Aaron Rodgers is the best quarterback in the NFL, and should be the highest-paid. We can all agree on that. But this guest column by Kevin Kolbe explains why salaries for other quarterbacks are all out of whack.
16 Sep 2009
by Tom Gower and Mike Kurtz
Tom: Well, Mike, for the first time ever, we managed to survive interacting during a Pittsburgh-Tennessee game.
Mike: Yeah, it was a even a close one, too. We deserve a medal, or something. Although I did kind of snap at all the Titans fans that magically appeared during the game.
Tom: I'm glad I had the Titans liveblog I did to distract me, and we are both too sensible to suggest we watch the game in each others' physical presence. There are limits to tolerance.
Mike: That would have been ... interesting. I watched the second Pittsburgh-Baltimore game last year with a rabid Ravens fan. The real unfortunate soul, however, was my wife, the Browns fan, stuck watching her two friends root for the two teams she hates. Teams that were very good.
Tom: I watched the first half of the Pittsburgh-Tennessee playoff game in 2003 with a Steelers fan, so I know I am actually capable of keeping myself in check when there are other fans around.
Mike: True. The main thing to keep in mind when watching football in mixed company is civility. We as fans have a tendency to get caught up in what's going on and forget that we're not actually doing anything, which makes trash-talking a bit silly.
Tom: Like the Onion article: "I'm better than you because the team from my metro area beat the team from your metro area."
Mike: True, it's not like your witty comment is going to demoralize the other team. I think it's mostly the alpha-male version of small talk. Instead of "Oh my, the weather sure is nice today, isn't it?" you have "I WILL DESTROY YOUR SOOOOOUL!" And unless the other fan is actually a member of the Patriots organization, you just scoff at them.
Tom: On a completely unrelated note, one of my theories was soundly defeated when Matt Walsh did not have "an unfortunate accident," so I guess Vladimir Putin will have to pay for his Super Bowl ring some other way. Something like matryoshka dolls with vodka in the middle.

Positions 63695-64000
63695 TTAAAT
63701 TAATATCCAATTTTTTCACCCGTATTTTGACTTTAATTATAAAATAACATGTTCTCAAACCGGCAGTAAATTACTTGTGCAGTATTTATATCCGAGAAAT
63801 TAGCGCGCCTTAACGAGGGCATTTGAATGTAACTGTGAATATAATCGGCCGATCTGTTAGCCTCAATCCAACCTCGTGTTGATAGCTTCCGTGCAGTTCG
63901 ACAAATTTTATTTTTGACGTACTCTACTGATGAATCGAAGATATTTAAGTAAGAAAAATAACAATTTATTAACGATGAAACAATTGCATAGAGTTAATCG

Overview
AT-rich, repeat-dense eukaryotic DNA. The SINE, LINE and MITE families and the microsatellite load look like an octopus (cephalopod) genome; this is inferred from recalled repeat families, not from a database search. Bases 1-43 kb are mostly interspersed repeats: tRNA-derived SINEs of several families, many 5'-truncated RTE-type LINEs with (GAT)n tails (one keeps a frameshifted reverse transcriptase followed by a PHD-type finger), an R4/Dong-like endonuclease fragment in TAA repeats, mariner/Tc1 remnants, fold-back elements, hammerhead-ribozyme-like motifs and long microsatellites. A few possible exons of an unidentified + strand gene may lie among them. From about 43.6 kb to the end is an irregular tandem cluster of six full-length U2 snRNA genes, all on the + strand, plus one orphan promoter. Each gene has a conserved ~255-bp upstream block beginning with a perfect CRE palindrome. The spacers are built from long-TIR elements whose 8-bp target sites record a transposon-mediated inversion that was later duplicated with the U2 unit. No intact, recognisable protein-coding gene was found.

Mike: The entire city of Chicago could use that right about now. Wailing and gnashing of teeth doesn't even begin to describe the angst the city plunged into between Sunday and Monday morning. Of course, the reality lies somewhere between the two, although that reality still may end up looking disturbingly like Rex Grossman.
Tom: Isn't it always, though? Every girl looks prettier at 2 A.M. and worse when seen through the hangover at 8 a.m.
Mike: I'd be worried if a girl you saw at any time looked like Rex Grossman.
Tom: We've been through all this before. There is no Rex Grossman. There was no Kyle Orton. There was no Chad Hutchinson, or Moses Moreno, or Craig Krenzel. There is only Bears QB.
Mike: Who do we blame for this malaise, though? Smith? Angelo?
Tom: That's the problem with the Bears. The Indians could simply point at Bobby Bragan for hexing them. The Bears, however, had George Halas when they had a decent quarterback, and George Halas for 30-plus years thereafter.
Mike: Tom and I love few things more than football. There are few things we hate more, however, than the commercials that advertisers think football fans want to see. From the lewd to the neanderthalic, Madison Avenue has a strange view of what football fans really want. Every week this season, Tom and I will single out a commercial (a new one, if possible), and subject it to the derision it deserves. Or at least try to figure out why anyone would have thought it effective.
Tom: If not for the Levi's logo, I would have no idea what this commercial was for.
Mike: Any idea what that voiceover is? It sounds like an old marxist record for some South American country. "Buy Levi's, the friendly American bourgeoisie pig-dog!"
Tom: Not really enough yapping about "the people" for that.
Mike: It's Walt Whitman, apparently.
Tom: I'll take "150 year-old stuff nobody reads" for $17, please, Alex. I prefer my commercials either straightforwardly parodic or meta ... like the "we just wasted $2 million" E*Trade commercial. Or show me some utility for the product. Anything.
Mike: The utility of the product is that if you ran into Walt Whitman and were wearing Levi's, he would totally check you out. That's just one of the many levels this commercial operates on.
Tom: Nothing worse than artsy commercials.
Mike: They're putting up a good try, but they don't even match the words to the images they're supposed to represent. They're halfway through the "how awesome is America? So awesome!" list before "strong" comes up. Then they rapid-fire them. This just leaves us with burning questions! Like, is backflipping kid actually rich? Or is this an allegory for banana republics?
Tom: That's part of the artsyness, playing with pace to screw with your mind. As for the kid, he looks like an oppressed minority.
Mike: So, they're being ironic. Cheeky! Take that, Whitman! He probably refused to buy the original Levi's, and the company is acting on a century-old grudge.
Tom: What this does tell us, is that every commercial should have a random person riding a horse for no reason. Our Country may have had cowboys, but there was no horse. The horse makes all the difference.